The University of Washington is recruiting pot-smoking pregnant women to participate in a study conducted by its Radiology Department, and is paying the expectant mothers to continue to smoke weed throughout their pregnancies so researchers can track the drug's impact on babies.
CampusReform reported that the study — dubbed "Moms + Marijuana" — is being partially funded with nearly $200,000 in federal tax dollars from the National Institute on Drug Abuse.
What are the details?
According to the university's website, researchers are looking for women who are less than 13 weeks pregnant, "and must either consume marijuana frequently or not at all." If accepted, test subjects will be paid $300 to complete the program, which entails three drug tests during pregnancy and an assessment of their baby's development at six months of age.
The project study explains that researchers "will recruit 35 pregnant women who are using cannabis to alleviate morning sickness and 35 pregnant women who are using prescribed medication for morning sickness."
KOMO-TV reported that "throughout their pregnancies, test group subjects will have to report weekly pot use, purchase marijuana only from licensed sellers, and send photos of the product's packaging for researchers to record percentages of tetrahydrocannabinol (THC), pot's active ingredient and cannabidiol (CBD), a non-active compound whose potential therapeutic properties are the focus of the current investigation."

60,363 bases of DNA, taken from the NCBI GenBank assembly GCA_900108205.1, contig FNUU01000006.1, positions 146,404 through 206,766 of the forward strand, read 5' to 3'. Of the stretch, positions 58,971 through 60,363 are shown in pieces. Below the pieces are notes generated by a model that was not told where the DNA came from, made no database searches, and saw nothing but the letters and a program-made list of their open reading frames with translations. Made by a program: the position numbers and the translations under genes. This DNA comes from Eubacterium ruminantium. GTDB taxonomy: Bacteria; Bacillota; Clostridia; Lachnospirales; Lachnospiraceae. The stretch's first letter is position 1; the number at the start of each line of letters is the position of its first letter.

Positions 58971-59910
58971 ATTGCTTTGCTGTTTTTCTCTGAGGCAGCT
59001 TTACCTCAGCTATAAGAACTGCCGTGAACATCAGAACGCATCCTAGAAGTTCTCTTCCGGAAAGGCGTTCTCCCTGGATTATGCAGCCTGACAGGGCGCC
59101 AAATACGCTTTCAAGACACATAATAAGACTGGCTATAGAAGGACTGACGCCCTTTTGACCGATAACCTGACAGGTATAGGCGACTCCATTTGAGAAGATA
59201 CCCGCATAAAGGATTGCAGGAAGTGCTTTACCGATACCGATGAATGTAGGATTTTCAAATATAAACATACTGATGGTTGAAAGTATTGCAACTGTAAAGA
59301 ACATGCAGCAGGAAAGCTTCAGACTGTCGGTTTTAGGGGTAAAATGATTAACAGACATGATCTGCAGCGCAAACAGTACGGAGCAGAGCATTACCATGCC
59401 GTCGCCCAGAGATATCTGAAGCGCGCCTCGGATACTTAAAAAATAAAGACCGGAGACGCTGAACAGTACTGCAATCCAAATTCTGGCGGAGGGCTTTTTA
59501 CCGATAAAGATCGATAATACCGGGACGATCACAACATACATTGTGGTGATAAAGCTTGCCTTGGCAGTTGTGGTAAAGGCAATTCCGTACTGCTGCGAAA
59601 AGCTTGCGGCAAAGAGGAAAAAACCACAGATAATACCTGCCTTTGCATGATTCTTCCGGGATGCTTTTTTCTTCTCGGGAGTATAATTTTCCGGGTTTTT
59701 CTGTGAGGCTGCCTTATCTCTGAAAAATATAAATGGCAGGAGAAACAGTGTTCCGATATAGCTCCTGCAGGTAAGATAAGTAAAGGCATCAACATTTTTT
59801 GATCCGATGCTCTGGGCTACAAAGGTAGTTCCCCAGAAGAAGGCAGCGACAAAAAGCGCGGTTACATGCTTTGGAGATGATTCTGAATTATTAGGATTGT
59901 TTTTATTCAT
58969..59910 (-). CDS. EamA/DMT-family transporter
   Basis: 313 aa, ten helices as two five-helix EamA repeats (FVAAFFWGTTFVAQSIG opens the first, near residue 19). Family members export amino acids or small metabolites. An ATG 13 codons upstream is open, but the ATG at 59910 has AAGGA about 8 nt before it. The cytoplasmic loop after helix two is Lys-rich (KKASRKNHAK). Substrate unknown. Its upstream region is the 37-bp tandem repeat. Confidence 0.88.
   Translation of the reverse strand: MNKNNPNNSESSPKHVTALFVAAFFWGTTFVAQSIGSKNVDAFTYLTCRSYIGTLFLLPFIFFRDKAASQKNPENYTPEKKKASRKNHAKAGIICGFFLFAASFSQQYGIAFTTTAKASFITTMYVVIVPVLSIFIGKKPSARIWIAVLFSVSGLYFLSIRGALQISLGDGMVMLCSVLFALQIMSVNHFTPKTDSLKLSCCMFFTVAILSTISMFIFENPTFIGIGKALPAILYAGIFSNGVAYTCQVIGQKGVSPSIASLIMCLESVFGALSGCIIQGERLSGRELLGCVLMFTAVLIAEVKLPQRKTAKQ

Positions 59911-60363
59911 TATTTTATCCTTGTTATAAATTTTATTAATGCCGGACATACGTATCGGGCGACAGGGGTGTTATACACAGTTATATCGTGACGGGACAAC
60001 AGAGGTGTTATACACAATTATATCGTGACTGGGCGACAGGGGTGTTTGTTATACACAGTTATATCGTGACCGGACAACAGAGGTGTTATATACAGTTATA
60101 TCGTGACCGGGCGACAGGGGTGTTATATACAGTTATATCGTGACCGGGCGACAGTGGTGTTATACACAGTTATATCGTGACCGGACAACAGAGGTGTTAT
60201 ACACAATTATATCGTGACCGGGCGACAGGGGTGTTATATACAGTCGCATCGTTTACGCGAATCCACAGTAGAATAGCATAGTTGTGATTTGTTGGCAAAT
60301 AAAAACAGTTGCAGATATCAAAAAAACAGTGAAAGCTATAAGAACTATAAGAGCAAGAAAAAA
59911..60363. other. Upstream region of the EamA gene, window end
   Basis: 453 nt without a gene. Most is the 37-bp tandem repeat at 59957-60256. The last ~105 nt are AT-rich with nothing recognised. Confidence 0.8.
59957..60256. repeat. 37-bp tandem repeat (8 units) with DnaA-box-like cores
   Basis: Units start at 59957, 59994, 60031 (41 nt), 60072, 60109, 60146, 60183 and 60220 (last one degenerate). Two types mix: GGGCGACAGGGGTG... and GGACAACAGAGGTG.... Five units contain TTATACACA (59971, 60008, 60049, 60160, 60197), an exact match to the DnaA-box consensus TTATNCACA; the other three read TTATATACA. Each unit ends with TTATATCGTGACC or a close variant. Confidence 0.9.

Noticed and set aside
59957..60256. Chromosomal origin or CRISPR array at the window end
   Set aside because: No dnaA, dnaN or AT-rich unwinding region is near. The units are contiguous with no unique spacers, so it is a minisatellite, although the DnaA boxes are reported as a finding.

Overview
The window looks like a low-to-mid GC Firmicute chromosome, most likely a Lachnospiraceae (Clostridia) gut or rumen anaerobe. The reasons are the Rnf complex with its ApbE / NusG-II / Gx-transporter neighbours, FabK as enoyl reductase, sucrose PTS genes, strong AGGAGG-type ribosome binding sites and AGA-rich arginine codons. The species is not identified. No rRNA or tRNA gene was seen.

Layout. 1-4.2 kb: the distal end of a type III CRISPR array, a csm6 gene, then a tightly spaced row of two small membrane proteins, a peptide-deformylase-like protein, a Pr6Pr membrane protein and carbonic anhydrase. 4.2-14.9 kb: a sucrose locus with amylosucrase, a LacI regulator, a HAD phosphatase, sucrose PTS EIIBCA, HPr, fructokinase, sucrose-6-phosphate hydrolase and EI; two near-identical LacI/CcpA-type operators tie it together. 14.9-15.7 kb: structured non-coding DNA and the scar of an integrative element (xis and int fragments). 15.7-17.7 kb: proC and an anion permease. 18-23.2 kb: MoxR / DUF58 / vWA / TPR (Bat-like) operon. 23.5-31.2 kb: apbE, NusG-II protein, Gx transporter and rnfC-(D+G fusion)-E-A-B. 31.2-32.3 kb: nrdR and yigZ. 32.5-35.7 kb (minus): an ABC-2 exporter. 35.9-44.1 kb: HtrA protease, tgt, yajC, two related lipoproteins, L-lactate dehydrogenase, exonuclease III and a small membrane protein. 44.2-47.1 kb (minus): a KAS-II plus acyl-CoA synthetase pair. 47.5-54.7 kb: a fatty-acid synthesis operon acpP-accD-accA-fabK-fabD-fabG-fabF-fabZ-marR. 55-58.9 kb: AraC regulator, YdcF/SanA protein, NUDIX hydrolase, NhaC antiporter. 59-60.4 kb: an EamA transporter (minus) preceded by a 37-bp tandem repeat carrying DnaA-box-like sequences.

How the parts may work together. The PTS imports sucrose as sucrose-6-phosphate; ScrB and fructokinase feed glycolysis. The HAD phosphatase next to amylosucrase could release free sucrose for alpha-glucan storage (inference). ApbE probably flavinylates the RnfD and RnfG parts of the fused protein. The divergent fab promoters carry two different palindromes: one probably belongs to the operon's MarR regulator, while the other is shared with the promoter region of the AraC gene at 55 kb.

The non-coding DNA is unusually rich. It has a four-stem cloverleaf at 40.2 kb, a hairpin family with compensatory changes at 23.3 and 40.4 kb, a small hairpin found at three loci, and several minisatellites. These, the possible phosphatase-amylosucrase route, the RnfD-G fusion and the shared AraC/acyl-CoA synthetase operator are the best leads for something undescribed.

Moms + Marijuana project leader Dr. Natalia Kleinhans said in a press release, "This study is targeting a very specific population of women who are using marijuana to manage their symptoms while they're pregnant. There's little research to back up the medical and public health advice they're getting to stay away from pot to control nausea."
Yet, the study's summary notes "prior research also likely underestimated potential risks of cannabis use during pregnancy because modern strains are 3x more potent than they were 30 years ago."
CampusReform cites several examples of previous studies pointing to the potential for harm to babies whose mothers use marijuana, which critics say serve as reason enough to forego using human subjects for such research.
Kristan Hawkins, president of Students for Life told the outlet, "A civil society does not experiment on preborn infants. This is not even a hard issue to understand as a child's long-term health and well being are at stake."